A tale that circulated recently on Twitter sparked the interest of several thousand researchers familiar with the trials and tribulations of the peer review process. “Today I did something I have never done before, which was to withdraw an article under review after receiving reviewer feedback,” wrote Suzanne Young, lecturer in criminal justice at the University of Leeds.
“Like all authors, I (and co-authors) waited months to receive reviewer feedback on an article…when we did eventually get [it], we suffered the wrath of reviewer 2,” she continued.
In short, Dr Young found the reviewer’s comments so negative and unconstructive that she took the unusual step of withdrawing the paper from the journal altogether. “I wanted to take control,” she concluded, “So thank you reviewer 2, your rude, obnoxious comments have resulted in a moment of empowerment for me.”
For the uninitiated, “reviewer 2” has become something of an academic bogeyman – representative of all things negative and anxiety-inducing in the saga that is the peer review process. A brief scroll through the dedicated academic Facebook group, “Reviewer 2 must be stopped” (population: 20,000 members), will soon bring you up to speed.
A call from Times Higher Education on Twitter provided more painful anecdotes. “This work is useless. Nothing is presented,” Alexia Barrable, lecturer in education at the University of Dundee, was once told.
Others have memories of reviews of a more personal nature. “The author writes like a drunken after-dinner speaker,” Heather Marquette, professor of development politics at the University of Birmingham, was once told. “The editor told me to disregard the review and said they’d no longer be using [the] reviewer,” she explained. But "if the editor had used it, I may not have thought it was quite as funny as I did”, she added.
When pressed, it seems every published researcher has at least one bad review under their belt – with varying effects on their self-confidence. But perhaps there is much to learn from reviewer 2 comments – although not in the way these reckless reviewers intend.
As a PhD student, Kate Sang, now professor of gender and employment studies at Heriot-Watt University, was told “that I should never be allowed to publish anything ever – written in caps”. She added: “It was bruising. What did I learn from it? That academics can be brutal and also wrong.”
“I do think that these stories need to be out there,” Jason Werr, lecturer in criminology and criminal justice at De Montfort University, told THE. “Especially for early career researchers who are much more vulnerable in this regard.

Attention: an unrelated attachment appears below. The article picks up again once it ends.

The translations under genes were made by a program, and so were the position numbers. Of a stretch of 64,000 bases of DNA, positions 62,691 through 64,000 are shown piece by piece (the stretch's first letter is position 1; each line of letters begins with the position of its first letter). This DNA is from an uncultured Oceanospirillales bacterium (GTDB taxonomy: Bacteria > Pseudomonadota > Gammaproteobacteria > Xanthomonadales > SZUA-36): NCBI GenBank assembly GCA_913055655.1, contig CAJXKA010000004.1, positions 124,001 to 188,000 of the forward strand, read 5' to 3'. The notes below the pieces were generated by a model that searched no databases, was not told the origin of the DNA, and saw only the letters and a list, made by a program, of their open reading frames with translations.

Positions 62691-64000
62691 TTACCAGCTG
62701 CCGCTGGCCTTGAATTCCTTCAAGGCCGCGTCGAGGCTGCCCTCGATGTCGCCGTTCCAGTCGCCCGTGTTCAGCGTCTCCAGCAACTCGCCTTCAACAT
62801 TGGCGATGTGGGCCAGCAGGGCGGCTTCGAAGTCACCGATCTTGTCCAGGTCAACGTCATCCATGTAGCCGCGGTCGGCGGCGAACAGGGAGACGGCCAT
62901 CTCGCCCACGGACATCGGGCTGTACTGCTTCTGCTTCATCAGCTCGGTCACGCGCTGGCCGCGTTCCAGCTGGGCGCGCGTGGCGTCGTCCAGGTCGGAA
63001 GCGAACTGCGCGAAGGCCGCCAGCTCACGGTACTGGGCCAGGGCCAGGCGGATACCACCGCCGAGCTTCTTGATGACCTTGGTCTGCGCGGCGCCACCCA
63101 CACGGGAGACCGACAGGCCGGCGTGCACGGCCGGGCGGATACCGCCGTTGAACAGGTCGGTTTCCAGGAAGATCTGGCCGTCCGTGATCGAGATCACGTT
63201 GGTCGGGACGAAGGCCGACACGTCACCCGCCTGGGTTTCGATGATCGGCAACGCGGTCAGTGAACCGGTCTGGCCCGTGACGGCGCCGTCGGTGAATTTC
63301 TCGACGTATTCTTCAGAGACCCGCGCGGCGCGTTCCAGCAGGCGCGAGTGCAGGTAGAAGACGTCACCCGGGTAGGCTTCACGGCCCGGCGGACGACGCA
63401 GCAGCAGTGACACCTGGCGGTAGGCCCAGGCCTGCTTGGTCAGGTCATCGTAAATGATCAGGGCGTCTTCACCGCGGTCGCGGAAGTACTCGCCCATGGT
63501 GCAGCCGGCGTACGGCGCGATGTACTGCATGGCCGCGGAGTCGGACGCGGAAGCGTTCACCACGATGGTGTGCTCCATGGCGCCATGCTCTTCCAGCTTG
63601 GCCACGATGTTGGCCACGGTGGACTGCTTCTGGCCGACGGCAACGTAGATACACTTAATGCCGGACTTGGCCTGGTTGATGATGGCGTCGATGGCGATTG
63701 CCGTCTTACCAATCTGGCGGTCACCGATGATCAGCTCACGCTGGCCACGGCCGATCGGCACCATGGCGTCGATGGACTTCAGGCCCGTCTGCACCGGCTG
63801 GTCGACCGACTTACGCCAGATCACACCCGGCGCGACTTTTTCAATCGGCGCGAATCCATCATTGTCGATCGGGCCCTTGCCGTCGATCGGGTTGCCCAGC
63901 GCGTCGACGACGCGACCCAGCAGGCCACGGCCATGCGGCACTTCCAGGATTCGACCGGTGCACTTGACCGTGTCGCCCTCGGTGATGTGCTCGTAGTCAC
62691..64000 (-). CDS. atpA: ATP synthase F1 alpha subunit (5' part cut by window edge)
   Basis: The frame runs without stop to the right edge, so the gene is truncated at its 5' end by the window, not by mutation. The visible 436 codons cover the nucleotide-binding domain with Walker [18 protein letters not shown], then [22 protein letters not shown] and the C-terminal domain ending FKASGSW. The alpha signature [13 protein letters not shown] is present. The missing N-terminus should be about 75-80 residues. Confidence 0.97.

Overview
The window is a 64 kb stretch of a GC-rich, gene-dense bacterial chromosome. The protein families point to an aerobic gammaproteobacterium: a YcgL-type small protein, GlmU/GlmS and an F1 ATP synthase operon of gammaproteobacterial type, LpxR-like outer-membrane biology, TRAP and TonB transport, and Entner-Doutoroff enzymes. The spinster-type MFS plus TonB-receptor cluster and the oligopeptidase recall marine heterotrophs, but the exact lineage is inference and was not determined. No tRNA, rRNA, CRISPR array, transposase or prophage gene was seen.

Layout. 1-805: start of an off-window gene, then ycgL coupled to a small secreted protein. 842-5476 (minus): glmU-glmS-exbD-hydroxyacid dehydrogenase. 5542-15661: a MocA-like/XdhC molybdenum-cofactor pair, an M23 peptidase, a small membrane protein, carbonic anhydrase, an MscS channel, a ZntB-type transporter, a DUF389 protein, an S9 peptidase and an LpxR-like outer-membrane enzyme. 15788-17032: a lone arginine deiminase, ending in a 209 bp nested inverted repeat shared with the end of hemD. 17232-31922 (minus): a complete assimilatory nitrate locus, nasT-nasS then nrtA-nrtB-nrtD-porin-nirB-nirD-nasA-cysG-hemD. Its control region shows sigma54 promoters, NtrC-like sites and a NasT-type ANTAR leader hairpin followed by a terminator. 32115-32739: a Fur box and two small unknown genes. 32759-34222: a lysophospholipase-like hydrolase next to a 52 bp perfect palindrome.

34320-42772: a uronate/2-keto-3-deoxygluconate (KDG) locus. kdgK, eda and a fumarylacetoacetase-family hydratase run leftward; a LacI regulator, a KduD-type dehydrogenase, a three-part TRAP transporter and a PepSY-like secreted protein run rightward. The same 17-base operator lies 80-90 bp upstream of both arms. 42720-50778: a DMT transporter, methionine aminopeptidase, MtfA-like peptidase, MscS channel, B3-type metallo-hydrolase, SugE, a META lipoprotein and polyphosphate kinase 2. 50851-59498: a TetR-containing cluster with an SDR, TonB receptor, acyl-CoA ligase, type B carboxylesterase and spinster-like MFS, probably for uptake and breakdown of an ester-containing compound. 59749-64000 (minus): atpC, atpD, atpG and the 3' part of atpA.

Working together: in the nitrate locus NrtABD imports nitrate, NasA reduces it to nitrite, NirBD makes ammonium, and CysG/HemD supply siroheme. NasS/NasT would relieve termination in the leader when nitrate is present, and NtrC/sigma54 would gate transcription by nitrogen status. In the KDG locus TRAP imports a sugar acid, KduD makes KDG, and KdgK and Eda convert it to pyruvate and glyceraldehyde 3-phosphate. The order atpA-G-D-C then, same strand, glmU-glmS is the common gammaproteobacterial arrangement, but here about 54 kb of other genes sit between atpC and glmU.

“I would also say that it behoves us to remember that our role as academics is to engage in the conversation of our fields – not to stifle those conversations,” he added. “Our role as reviewers is to further that conversation and aid publication – not bruise and batter those trying to be part of the conversation. I think some people forget this and see it as an adversarial role rather than the facilitative one that it needs to be.”
As an experienced peer reviewer on journal editorial boards, Alastair Sloan, head of Cardiff University’s dental school, has seen the recurring problems of peer review from both sides.
The best advice to reviewers is “simple”, Professor Sloan said: “Don’t review outside your sphere of knowledge and read the manuscript. The role is vital and takes time to do properly. Finally, remain impartial at all times.”
In recent years, an increasing number of journals and publishing platforms have begun to experiment with more transparent approaches to peer review. Last year, for example, the open access platform eLife ran a trial whereby authors were promised publication on spec on the condition that reviewers’ comments would be published alongside the paper.
For Professor Sloan, this approach does make for “more constructive reviewing, but you still get rogue reviewers”, he cautioned.
And, having been on the receiving end, he can recommend going back to the editor if you think that a review is unfair. “We were on the receiving end of one – the review was verging on abusive,” he said. "But the editor listened to our complaints and ignored it.”
For now, it seems that the common antidote to reviewer 2’s apparent spite is to take on the bad comments, have a rant to friends or Twitter and move on. But soon, who knows? After Dr Young and colleagues set the example of withdrawing their paper, perhaps we could indeed see a revolution against reviewer 2 under way.
Print headline: When reckless reviewers strike, stand your ground
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